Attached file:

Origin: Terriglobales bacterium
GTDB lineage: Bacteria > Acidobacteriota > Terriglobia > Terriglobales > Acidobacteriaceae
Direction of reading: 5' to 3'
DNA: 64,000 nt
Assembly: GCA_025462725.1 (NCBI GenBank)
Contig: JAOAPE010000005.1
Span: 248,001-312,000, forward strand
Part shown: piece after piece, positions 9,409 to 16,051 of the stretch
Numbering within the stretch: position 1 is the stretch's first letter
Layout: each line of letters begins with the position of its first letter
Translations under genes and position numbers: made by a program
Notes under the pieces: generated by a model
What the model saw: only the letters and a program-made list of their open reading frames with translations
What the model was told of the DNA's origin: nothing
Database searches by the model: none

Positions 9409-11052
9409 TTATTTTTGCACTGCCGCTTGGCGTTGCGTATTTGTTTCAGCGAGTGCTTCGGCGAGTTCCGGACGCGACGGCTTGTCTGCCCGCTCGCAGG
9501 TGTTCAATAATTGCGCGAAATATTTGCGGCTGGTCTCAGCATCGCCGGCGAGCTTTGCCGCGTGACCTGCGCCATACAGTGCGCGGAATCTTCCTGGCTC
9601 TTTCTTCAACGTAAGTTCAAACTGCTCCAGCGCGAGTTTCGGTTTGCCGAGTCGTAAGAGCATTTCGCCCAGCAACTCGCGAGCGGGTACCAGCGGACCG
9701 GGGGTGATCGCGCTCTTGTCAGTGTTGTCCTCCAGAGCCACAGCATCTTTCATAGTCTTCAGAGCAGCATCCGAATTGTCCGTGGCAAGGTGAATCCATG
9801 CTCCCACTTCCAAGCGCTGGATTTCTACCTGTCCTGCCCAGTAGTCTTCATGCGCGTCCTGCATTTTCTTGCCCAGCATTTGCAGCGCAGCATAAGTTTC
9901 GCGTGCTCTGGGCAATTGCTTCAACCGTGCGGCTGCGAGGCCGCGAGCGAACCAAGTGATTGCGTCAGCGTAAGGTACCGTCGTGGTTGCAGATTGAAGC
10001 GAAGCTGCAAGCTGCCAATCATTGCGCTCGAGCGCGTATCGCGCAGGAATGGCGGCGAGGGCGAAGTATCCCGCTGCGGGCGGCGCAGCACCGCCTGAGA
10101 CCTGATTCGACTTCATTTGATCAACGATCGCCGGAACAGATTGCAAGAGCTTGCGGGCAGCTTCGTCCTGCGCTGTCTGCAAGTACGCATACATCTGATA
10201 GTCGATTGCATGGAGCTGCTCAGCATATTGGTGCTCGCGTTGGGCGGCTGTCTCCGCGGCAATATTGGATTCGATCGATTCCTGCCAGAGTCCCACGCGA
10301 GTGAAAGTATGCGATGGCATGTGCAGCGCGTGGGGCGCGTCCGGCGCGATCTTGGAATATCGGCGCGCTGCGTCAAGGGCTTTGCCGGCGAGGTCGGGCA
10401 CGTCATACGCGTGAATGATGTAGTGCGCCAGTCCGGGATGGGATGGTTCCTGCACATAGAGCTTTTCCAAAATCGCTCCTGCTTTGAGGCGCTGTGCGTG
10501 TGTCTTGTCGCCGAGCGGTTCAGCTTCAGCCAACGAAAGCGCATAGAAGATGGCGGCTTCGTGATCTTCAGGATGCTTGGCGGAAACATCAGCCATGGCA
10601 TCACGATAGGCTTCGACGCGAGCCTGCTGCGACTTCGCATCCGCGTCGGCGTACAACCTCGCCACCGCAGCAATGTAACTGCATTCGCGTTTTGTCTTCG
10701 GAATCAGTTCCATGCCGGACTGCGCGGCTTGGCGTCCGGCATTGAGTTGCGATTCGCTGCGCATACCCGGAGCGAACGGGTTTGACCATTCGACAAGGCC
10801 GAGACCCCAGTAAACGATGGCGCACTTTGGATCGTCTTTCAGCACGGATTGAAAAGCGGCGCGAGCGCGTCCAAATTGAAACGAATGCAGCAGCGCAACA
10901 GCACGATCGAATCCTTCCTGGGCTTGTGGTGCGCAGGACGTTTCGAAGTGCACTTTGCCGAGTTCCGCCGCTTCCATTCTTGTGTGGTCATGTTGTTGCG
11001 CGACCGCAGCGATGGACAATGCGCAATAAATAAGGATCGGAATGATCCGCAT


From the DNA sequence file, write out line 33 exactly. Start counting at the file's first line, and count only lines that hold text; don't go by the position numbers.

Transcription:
11001 CGACCGCAGCGATGGACAATGCGCAATAAATAAGGATCGGAATGATCCGCAT